• Le Professionnel (Kino Lorber) Blu-ray Review

    Released by: Kino Lorber
    Released on: July 2nd, 2019.
    Director: Georges Lautner
    Cast: Jean-Paul Belmondo, Jean Desailly, Cyrielle Clair, Marie-Christine Descouard, Elisabeth Margoni, Michel Beaune
    Year: 1981
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    Le Professionnel – Movie Review:

    The legendary Jean-Paul Belmondo is Joss Beaumont, an assassin in the employ of the French government sent to Africa to take out President N'Jala (Pierre Saintons), the leader of a small country on the dark continent. Joss winds up captured and, after being dragged into court drugged out of his mind, is sentenced to hard labor. Two years into this, Joss and a fellow prisoner manage to launch a daring escape, saving some villagers from N’Jala’s forces along the way and getting into a vicious firefight. Joss makes it out alive and returns to his native France.

    This is no happy reunion, however. Joss knows that his government abandoned him early in the mission they assigned him, and he knows they won’t want him to talk. Before Joss arrives in Paris, he sends a message in code to his superiors letting him know he intends to finish the mission during N’Jala’s visit to Paris, a message that obviously sets them on edge. Commissar Rosen (Robert Hossein) is the man to head up the mission to take Joss out before he can cause an international incident. They know that Joss’ first stop will be to the apartment where his wife, Jeanne (Elisabeth Margoni), lives and so they set a trap for him there. Of course, Joss outsmarts them and, after beating Rosen a few too many times at his own game, they recruit Joss’ former ally, Captain Valeras (Michel Beaune), to help bring him down once and for all.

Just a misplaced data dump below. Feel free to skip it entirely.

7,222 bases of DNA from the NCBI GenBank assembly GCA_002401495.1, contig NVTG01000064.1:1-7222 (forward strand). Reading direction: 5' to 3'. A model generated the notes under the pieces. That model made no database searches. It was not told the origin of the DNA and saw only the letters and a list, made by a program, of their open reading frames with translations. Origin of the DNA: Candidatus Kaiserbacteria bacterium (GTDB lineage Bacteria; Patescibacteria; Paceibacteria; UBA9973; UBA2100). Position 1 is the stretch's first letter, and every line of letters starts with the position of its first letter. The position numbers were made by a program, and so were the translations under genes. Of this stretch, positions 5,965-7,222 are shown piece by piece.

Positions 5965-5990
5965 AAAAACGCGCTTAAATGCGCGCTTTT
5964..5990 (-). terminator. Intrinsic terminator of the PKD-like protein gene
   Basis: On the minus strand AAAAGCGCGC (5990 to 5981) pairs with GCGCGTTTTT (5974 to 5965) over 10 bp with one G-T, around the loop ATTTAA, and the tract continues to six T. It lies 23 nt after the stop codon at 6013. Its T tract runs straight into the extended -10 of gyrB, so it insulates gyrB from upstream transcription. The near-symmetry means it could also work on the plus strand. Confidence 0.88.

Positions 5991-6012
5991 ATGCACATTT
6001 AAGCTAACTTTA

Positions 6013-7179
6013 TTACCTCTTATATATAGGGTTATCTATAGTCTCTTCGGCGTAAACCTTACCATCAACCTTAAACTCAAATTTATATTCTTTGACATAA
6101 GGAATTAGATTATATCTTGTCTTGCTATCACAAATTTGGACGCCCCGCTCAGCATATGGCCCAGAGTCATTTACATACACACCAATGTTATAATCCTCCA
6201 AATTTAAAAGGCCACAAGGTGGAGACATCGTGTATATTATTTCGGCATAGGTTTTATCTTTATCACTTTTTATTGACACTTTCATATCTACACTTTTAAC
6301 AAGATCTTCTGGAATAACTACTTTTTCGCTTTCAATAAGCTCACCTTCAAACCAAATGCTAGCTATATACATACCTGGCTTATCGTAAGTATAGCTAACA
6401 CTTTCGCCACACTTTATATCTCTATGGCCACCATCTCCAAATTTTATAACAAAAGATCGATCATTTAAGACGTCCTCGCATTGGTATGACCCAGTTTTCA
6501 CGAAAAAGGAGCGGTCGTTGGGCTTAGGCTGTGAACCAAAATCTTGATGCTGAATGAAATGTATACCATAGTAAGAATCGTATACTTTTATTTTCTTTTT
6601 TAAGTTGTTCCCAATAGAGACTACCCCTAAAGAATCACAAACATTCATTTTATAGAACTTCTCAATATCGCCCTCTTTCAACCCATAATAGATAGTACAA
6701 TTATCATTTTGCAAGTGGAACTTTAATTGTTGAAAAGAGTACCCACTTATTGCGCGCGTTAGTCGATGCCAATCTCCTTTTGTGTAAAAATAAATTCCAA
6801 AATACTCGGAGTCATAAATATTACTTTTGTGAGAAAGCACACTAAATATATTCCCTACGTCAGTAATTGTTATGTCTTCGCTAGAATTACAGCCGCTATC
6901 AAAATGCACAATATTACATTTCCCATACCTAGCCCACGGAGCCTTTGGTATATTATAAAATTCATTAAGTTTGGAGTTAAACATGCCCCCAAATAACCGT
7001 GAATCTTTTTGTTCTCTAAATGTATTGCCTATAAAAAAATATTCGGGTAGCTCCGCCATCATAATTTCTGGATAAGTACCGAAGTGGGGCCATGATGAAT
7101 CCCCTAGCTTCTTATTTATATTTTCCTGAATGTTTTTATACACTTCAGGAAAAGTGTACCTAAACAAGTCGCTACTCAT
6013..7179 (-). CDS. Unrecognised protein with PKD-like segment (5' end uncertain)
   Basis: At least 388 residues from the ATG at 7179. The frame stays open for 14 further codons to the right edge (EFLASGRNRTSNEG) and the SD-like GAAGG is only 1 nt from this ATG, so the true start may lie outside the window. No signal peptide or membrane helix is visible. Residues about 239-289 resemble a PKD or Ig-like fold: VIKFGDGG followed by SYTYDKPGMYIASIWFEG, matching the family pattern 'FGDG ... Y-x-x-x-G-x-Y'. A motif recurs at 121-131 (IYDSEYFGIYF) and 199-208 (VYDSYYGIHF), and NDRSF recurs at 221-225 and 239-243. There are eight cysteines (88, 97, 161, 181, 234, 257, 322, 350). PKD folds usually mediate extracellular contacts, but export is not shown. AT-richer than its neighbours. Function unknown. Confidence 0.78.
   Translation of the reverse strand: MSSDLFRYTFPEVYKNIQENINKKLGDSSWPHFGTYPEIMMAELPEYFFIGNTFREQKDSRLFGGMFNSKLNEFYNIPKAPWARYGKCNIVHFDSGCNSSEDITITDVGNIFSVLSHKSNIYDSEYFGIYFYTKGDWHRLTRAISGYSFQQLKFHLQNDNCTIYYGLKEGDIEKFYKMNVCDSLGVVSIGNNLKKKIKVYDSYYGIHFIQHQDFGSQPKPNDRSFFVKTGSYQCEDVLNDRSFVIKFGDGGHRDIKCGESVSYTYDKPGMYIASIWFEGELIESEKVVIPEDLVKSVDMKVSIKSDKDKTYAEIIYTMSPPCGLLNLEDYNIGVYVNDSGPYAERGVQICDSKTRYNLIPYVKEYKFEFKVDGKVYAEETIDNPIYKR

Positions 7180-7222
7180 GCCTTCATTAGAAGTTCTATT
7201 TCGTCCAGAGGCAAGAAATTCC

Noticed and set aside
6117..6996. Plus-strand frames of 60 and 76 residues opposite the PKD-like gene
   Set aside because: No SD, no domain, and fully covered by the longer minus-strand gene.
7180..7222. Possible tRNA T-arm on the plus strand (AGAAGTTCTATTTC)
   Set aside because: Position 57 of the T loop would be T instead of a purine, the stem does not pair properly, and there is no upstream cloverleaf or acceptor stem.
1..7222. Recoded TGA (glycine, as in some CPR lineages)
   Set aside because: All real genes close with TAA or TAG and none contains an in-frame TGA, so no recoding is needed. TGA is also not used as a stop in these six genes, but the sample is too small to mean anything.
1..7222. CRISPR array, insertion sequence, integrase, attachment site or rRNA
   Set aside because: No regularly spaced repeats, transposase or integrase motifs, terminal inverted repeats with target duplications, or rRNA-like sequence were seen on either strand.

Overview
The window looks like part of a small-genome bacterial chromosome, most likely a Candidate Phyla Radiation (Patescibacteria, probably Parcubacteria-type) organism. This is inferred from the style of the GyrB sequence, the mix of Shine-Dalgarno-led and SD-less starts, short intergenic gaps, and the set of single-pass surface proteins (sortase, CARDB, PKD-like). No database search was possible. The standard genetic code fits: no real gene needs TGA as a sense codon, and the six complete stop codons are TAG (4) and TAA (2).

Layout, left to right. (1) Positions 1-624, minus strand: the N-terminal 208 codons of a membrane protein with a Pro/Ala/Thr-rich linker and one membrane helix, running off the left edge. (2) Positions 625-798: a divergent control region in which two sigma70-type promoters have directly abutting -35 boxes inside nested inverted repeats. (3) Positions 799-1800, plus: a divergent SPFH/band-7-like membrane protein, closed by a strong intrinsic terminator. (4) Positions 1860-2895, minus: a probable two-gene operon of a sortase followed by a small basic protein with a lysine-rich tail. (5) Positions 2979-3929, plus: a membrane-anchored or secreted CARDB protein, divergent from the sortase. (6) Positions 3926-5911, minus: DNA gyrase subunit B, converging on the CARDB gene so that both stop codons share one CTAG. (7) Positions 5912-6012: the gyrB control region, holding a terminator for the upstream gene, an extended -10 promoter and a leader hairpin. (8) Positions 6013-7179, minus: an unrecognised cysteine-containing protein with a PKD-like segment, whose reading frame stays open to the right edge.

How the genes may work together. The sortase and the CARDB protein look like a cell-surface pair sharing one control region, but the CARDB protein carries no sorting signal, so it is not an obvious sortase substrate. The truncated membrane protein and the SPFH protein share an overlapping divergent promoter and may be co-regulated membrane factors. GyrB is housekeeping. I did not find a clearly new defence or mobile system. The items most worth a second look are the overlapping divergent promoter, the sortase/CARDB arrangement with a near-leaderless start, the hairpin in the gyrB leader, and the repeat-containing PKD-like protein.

Le Professionel is tonally uneven, switching back and forth between tension and action and light comedy seemingly at random, but it is nevertheless a very entertaining picture and, in many ways, the random nature of the production adds to the fun. There are some excellent action set pieces and some great car chase scenes here (Belmondo did all of his own stunts and stunt driving in the film), while the film’s production values are strong throughout. The score from the great Ennio Morricone is top notch even by the man’s own ridiculously high standards, adding tension to the action and suspense scenes, drama to the more personal affairs that Joss deals with as his story unfolds and serious impact to the film’s surprising finale. Even the opening credits are cool, using some unique graphics to instantly pull the viewer in. Throw in some excellent cinematography from Henri Decaë, the same man who shot Jean-Pierre Melville’s masterful Le Samourai, and his equally fantastic Le Cercle Rouge, and yeah, this one shapes up really, really nicely.

    Of course, as it is with any film, much of the merit by which the is one succeeds rests on the shoulders of its leading man. Belmondo is just so likeable in this role (and many of the other roles he played) that you can’t help but wind up on his side, even when he’s acting as a bit of a bastard. Not the typically handsome star you’d expect to see in a picture like this, he coasts through the picture with a charming grin on his face, making his character all the more endearing as he goes about killing bad guys, wooing women and generally just making a big old mess of things for those who wronged him.